Columns » Ernest Dumas

Smiting the weak



Mitt Romney's bold selection of Paul Ryan, the author of the Ryan budget, as his running mate raises the question: Does that put Arkansas and its six electoral votes in play?

After all, if there is a full-bore debate on Ryan's Roadmap for America, far more than half the people in the state could see that a Romney-Ryan-Republican government would change their lives for the worse by gutting programs that make their lives bearable.

But let's not be absurd. Of course it will not put Arkansas in play. Nothing could do that — maybe if it were proved that a masked Barack Obama himself, disguised as a Navy Seal, had bounded up the stairs of Osama bin Laden's compound that night in Abbottabad, ripped off his mask and shot the terrified old terrorist, or if the new running mates were caught in flagrante delicto in a bathroom scandal. Nothing else.

Still, to consider it is an interesting exercise. Arkansas will see none of the ad tonnage and the speechmaking that will be dumped on the dozen or so swing states, much of it, pro and con, explicating the Ryan plan, which Romney has decided to embrace unreservedly.

What if Arkansans were made privy to all that — forced to hear it, actually, if they turned on their TVs?

Democrats have been praying for Ryan as the vice presidential candidate, believing that most of the country will be horrified, if not at the current Ryan budget, at what it portends long range. Ryan was turned on to politics by the Darwinian author Ayn Rand. Life is for the strong, and a fit society and its government owe nothing to the weak, the unlucky, the disabled or the misfits.

All those government programs opposed by Republicans — Social Security, Medicare, Medicaid, federal aid to education, college assistance, food and environmental safety (Republicans actually were complicit on environmental protection in the 1970s and '90s), disaster relief, farm aid, banking and securities regulation — must be phased out to return to a strong America. Ryan says the country should keep its promises to people already in the programs, but everyone afterward will be free to make it on their own. Ryan said in a New Yorker article last month that, beyond the military, government's role should pretty much be limited to national infrastructure — roads, bridges and the like. That is natural. Federal highway dollars are the source of his family inheritance, which paid for his eight-bathroom home.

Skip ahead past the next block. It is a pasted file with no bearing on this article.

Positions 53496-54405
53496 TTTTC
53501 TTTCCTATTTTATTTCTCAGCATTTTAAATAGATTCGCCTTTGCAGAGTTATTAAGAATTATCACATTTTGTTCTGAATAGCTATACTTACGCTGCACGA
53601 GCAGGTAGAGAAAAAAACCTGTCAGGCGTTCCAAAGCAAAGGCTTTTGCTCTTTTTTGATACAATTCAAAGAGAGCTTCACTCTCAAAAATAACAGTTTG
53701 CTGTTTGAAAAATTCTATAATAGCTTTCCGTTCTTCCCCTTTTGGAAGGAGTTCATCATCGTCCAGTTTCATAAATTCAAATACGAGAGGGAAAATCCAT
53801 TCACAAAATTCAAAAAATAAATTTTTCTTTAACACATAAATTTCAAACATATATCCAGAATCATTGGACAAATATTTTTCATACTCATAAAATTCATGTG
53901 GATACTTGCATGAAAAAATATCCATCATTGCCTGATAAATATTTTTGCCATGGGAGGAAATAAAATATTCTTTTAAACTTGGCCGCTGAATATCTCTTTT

Only billionaires and wannabe billionaires were demonstrating any enthusiasm for his candidacy, so Romney picked Ryan to put some juice in his moribund campaign. Sure enough, Ryan instantly turned on the well-to-do element of the Tea Party movement, who love his plan to cut taxes on the well to do.

Back to the question of how Arkansans would react. Let's take just Social Security, Medicare and Medicaid, which together directly affect some 1.5 million beneficiaries in Arkansas, if you don't count the families of all the children on government insurance or disability or the families of those in nursing homes and disability facilities. The Ryan-Romney plan would exempt the current beneficiaries from the cuts, for obvious political reasons, but they might vote just on the principle.

Ryan was the father of President Bush's short-lived effort in 2005 to privatize Social Security by diverting people's payroll taxes into private accounts run by stockbrokers. Ryan would start by diverting only half the taxes. But Bush was a wuss and to Ryan's dismay offered a weakened version, which soon went down in flames. Bush would say he regretted following Ryan's advice at all; Ryan says he deeply regrets going along with all of Bush's follies, from the wars to Medicare expansion. But Social Security, the linchpin of socialism, remains Ryan's main target.

Medicare and Medicaid are next. About 550,000 Arkansans are enrolled in Medicare and 790,000 in Medicaid — in nursing homes, the children's colonies or Easter Seals programs, mental health facilities, and the various categories of medical assistance, mainly children and the disabled.

The Ryan plan, which Republicans in the House of Representatives have repeatedly adopted, would end both programs, though Ryan keeps weakening his plan to pick up more votes. The idea is for now to just put the programs on their deathbeds.

Medicare would become essentially a voucher program except for current enrollees and those who will be enrolled in the next few years. People would get vouchers with which they could shop the insurance industry for medical and hospital coverage. The size of the voucher would be far short of medical inflation, so it would cover smaller and smaller parts of the premiums. Oldsters would be on their own.

Medicaid would end and the states would be sent capped block grants, like President Nixon's short-lived revenue sharing. States could choose what to do with the money. In Arkansas, it would set off a furious competition for the declining dollars among the nursing home population, which now gets the largest share of Medicaid, and all the other beneficiaries. Many would have to go back to their families, if any, to the streets or to the cemetery.

All those weaklings screaming and clawing. Ayn Rand would love it.

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